Have you ever cheered or clapped when a plane landed? Although it's not a rule of flying, it does happen – whether on an inaugural flight on a new route, a pilot's birthday, or after a particularly turbulent flight. It seems like every country’s airline passengers think they are the only ones. But all the available evidence is that clapping when a plane lands is an entirely international phenomenon.
Kara Mulder, a flight attendant with eight years’ experience, and the blogger behind The Flight Attendant Life, thinks the phenomenon is largely related to the nature of the destination. “When you’re going to New York, most people are going for business or going back home,” she says. “When you’re going to Vegas, most people are going to party.” (Speaking of which, people are very enthusiastic about getting to Vegas and availing themselves of its various charms: “Eighty percent of the time, are gonna clap.”)
Does she think it’s a compliment to the pilot on a safe or smooth landing? “I don’t think so,” she says, although she allows that very occasionally, a pilot will earn applause for a good landing despite bad weather, as recently occurred when she arrived in London.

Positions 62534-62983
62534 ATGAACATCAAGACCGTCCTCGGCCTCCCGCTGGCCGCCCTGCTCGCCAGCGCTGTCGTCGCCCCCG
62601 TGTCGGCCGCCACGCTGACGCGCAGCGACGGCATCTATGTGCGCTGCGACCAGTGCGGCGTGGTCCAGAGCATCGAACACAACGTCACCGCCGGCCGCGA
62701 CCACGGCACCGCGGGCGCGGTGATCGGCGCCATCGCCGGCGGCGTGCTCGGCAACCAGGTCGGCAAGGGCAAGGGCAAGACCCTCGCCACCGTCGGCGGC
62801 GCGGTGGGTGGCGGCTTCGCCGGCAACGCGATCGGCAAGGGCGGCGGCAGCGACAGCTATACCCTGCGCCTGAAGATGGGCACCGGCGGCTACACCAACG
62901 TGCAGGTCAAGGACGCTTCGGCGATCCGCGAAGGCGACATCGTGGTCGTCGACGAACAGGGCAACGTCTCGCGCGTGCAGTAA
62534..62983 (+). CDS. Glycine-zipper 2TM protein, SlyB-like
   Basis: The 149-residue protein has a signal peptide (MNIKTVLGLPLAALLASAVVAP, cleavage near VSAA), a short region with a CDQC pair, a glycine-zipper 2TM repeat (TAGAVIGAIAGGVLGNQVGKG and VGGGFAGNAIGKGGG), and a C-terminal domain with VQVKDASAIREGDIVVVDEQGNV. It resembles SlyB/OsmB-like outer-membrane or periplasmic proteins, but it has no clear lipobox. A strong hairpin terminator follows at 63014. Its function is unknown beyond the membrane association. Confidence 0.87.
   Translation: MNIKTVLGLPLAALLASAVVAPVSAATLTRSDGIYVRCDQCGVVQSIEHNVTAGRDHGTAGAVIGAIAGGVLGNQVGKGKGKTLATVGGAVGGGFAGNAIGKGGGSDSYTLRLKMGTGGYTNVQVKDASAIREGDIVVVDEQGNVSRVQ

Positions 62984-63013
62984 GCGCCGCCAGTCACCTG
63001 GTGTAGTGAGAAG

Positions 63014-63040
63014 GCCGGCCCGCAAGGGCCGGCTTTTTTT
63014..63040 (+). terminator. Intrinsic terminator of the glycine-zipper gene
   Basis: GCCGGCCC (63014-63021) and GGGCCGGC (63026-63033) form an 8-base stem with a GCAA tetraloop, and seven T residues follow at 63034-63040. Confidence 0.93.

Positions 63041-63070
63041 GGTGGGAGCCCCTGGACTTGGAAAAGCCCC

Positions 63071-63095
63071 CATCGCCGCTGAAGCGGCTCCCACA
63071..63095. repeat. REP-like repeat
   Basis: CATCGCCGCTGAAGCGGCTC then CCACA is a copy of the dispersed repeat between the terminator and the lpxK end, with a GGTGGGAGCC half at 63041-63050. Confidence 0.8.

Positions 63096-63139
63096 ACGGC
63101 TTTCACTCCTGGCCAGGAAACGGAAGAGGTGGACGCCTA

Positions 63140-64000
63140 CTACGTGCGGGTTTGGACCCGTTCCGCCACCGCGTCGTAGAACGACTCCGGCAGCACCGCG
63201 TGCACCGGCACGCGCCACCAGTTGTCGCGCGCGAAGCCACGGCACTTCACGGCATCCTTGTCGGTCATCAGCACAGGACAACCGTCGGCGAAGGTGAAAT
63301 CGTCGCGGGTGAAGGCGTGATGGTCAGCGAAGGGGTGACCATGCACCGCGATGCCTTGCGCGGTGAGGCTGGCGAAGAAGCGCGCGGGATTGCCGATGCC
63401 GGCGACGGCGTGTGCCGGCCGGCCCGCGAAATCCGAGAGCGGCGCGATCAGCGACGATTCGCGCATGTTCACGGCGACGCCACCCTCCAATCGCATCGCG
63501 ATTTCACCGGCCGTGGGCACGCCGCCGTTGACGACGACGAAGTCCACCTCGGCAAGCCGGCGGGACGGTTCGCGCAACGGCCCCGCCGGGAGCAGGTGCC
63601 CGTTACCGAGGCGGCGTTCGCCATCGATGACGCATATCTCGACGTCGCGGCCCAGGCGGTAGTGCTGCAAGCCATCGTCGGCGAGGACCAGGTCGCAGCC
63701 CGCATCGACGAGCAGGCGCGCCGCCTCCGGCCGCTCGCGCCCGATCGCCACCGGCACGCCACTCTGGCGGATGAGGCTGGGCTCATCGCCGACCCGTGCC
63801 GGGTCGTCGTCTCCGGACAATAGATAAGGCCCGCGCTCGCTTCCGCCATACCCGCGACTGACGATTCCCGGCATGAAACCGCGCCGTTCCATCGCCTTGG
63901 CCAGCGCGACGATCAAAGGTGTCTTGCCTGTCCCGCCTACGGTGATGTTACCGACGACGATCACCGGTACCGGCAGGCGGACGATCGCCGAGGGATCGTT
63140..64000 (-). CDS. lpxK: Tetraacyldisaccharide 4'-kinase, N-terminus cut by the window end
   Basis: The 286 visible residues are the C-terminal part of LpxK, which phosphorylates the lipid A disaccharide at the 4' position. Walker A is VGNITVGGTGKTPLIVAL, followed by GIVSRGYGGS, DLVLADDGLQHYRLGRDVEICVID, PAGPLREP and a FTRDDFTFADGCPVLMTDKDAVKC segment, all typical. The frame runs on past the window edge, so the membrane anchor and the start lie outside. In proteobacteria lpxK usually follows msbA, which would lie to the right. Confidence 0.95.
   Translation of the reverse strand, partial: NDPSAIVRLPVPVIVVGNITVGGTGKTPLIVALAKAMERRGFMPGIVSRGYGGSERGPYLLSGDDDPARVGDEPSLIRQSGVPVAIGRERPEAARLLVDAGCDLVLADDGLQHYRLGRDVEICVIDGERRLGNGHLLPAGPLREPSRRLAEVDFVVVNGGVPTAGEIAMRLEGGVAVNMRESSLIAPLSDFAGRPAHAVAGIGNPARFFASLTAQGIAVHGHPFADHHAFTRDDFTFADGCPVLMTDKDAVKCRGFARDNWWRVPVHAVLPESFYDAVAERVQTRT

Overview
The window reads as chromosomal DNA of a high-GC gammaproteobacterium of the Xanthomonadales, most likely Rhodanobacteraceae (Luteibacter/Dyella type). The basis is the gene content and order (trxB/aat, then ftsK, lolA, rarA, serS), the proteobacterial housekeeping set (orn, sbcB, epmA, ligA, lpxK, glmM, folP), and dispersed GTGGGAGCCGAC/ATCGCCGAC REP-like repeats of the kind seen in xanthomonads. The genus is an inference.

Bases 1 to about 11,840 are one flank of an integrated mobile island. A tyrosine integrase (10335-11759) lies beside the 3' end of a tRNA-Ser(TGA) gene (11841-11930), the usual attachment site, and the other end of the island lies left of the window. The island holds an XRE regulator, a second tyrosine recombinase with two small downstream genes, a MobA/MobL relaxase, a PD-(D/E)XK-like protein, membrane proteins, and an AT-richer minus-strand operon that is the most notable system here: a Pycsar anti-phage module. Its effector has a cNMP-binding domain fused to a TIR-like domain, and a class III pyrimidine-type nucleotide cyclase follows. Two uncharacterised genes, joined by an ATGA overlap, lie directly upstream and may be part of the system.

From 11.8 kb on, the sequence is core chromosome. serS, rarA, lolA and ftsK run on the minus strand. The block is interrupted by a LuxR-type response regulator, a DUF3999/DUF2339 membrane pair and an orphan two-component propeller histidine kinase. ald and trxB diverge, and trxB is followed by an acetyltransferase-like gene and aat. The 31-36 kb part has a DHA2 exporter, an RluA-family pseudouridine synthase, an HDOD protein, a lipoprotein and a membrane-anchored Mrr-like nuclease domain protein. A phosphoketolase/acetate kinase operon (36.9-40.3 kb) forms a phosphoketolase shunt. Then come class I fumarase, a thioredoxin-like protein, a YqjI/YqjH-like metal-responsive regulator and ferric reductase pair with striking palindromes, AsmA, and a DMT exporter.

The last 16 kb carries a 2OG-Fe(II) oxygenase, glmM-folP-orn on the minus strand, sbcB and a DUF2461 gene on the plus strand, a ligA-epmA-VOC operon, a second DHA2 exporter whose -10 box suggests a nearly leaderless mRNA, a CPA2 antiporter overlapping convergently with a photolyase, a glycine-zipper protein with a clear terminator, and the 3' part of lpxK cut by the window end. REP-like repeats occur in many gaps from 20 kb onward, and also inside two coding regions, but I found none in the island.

Mulder would add that there’s “a socioeconomic thing” at play, too. “If you’re flying every other week you’re not going to clap when you land; it’s normal. People who travel more aren’t going to clap as much.”
As for whether this is largely a domestic or international phenomenon, Heather Poole, 20-year flight attendant and author of Cruising Altitude: Tales of Crashpads, Crew Drama, and Crazy Passengers at 35,000 Feet, emailed, “It's been a long time since I've heard passengers clap, but that might be because I fly mostly domestic routes. Clapping mostly only happens on international flights.”
Of course, the real problem with the clapping is the fact that the pilot cannot hear what is happening and will not know unless told by cabin staff. But whatever the reasons for this peculiar human phenomenon, it’s not going anywhere. So now the only question is: will you be clapping on your next flight?